And here is what I got from her session about Bullet Journaling. I am looking forward to sketching what I learned and I hope I can share with you soon some of my own Bullet Journaling (or #BuJo). I really need to organize myself!
The other session was done by Prof. Katharina-Theis-Bröhl, who is a Physics teacher at the Hochschule Bremerhaven. She uses sketchnotes in her lectures for Master students as well as in meetings and seminars of research colleagues. She even did a small booklet to help students learn more about the subject of solar energy, which she showed us – it is totally awesome, I wished I had a teacher like her in college – I would probably have retained much more in my brain. See what I learned from her session:
The ISC was also very interesting to learn more about how to draw figures. Anne Gibbons delivered a very Expressive Figure Drawing session with live examples and funny motions. There I learned that the spine is very important because it sets the direction. She is a very talented cartoonist and illustrator, who also does graphic recording. In conversation, we discovered that we both share the fear of surfing. Which I should not have in my veins since I come from Peniche, where the MEO Rip Curl Pro Surf Competition is held every year.
Although the ISC was done in a BarCamp format, it did have a keynote speaker – Mike Rohde. Mike is actually the “father” of sketchnotes – the one who coined the sketchnotes, sketchnotes. Mike Rhode wrote several books translated into several languages, among them “The Sketchnote Handbook” and the “Sketchnote Workbook” which I have been using to learn more about sketchnotes. It was an honor to meet him, not only for what he does but also because he is a very friendly and humble person.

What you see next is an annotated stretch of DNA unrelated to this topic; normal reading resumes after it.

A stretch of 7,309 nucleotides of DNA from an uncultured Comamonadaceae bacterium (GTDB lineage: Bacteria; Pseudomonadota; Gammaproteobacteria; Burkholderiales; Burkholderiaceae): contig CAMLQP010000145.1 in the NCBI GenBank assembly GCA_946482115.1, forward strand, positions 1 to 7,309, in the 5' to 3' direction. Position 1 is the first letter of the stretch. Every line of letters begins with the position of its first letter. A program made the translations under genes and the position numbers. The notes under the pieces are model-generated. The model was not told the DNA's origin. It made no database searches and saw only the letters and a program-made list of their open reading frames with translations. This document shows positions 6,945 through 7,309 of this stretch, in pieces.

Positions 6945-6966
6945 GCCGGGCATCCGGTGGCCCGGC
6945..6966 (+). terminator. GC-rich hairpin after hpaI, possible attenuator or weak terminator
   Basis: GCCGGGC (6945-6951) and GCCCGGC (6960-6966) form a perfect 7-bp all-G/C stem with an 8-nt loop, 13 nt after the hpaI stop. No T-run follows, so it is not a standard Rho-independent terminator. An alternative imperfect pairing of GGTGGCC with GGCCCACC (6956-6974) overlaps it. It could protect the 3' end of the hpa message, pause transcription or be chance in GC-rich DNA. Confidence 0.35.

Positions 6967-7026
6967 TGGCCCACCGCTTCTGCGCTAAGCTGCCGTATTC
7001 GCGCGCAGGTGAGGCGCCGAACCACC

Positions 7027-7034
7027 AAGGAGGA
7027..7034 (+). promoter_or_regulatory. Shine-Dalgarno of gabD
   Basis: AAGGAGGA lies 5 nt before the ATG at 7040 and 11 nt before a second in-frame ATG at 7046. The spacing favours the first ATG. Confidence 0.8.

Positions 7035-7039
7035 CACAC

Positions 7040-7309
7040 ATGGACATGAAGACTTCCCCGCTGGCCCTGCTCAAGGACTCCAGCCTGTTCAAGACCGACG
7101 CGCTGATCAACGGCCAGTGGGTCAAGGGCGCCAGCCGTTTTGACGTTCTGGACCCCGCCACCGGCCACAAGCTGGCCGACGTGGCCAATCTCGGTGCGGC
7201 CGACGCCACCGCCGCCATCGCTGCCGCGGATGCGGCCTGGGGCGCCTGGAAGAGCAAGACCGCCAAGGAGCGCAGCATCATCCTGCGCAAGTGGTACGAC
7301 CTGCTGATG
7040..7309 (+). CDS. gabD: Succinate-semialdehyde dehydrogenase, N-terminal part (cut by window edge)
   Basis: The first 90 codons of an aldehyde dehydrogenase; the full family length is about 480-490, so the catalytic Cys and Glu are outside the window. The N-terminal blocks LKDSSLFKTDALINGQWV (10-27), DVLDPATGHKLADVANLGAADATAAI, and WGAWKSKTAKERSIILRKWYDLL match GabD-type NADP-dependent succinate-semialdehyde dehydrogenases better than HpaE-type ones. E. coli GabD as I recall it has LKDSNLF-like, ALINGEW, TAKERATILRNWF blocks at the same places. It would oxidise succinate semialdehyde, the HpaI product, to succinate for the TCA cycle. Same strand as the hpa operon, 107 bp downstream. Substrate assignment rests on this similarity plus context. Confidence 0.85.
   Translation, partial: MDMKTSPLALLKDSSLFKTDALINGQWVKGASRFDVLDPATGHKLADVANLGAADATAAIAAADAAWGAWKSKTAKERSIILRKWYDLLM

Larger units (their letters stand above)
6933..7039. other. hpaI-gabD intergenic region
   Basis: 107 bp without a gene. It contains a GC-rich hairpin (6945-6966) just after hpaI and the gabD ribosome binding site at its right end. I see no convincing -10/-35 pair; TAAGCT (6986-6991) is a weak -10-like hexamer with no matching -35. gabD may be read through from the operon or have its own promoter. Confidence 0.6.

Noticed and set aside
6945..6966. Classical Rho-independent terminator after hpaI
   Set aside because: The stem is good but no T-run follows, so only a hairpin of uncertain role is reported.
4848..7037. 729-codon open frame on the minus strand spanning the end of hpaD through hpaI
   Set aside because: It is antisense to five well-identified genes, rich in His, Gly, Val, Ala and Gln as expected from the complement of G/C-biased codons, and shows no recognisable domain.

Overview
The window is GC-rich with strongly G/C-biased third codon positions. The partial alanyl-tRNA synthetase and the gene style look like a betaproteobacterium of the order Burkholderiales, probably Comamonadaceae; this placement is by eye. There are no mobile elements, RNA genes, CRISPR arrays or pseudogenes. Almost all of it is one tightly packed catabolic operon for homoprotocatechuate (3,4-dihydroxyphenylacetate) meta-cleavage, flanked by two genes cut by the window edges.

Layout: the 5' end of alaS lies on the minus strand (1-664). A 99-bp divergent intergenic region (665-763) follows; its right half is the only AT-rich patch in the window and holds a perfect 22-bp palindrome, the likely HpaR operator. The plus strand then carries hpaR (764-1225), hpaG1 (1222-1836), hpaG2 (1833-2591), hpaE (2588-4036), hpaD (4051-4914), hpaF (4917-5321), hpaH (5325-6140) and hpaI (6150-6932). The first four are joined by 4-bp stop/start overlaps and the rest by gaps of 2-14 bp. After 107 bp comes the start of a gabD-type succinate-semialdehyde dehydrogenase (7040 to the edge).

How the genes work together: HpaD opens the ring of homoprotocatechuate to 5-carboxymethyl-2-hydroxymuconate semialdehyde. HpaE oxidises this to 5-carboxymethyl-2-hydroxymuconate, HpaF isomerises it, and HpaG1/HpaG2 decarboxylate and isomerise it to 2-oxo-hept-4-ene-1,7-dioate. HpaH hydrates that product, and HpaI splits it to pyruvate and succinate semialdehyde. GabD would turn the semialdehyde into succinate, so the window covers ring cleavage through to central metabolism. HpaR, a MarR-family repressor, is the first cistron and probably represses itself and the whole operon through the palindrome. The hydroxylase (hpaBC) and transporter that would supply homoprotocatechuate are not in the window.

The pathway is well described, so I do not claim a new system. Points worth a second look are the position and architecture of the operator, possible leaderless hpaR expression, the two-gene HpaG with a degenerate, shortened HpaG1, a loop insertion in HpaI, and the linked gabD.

He opened the ISC with several examples of why sketchnoting can be really helpful- for instance, he spoke about a kid who had difficulty learning in a “normal school way” and after discovering sketchnoting he was able to get to college. Mike Rohde says: “We are the torchbearers” and that we should keep spreading the word about sketchnotes to everyone. To join the revolution you can register at Sketchnote Army.
On the last day of ISC, there was still a lot of sessions that I wanted to see, but I could not stay longer. Still, I managed to come to the session of Rob Dimeo, who I have been following on Flickr for a long time. Rob Dimeo is the Director of the NIST Center for Neutron Research (NCNR), a user facility for neutron scattering in the US. He was one of the first persons I have seen to combine science and sketchnoting. And since I have always been a huge fan of science and visual communication it caught my eye. Since learning sketchnotes in 2014, he has been using sketchnotes in seminars, management meetings, etc. and he even has published some sketchnotes in technical journals. And he is trying to increase the number of sketchnoters in his scientific community. Thank you for being an inspiration!
Thank you so much to the organizers of this amazing event: Luís Gonzaga – a Spiritual Intelligence Coach & Productivity Consultant at Full Fill and Daniel Perdigão, the best sketchnoter and graphic recorder in Portugal. Please check his work and his company Up Side Up. It is worth it!
It was lovely to meet people from all over the world and of course to talk in my native language to some very nice Portuguese people there. Thank you all! It was an amazing opportunity and I hope to be able to attend next year’s ISC in France! #ISC19FR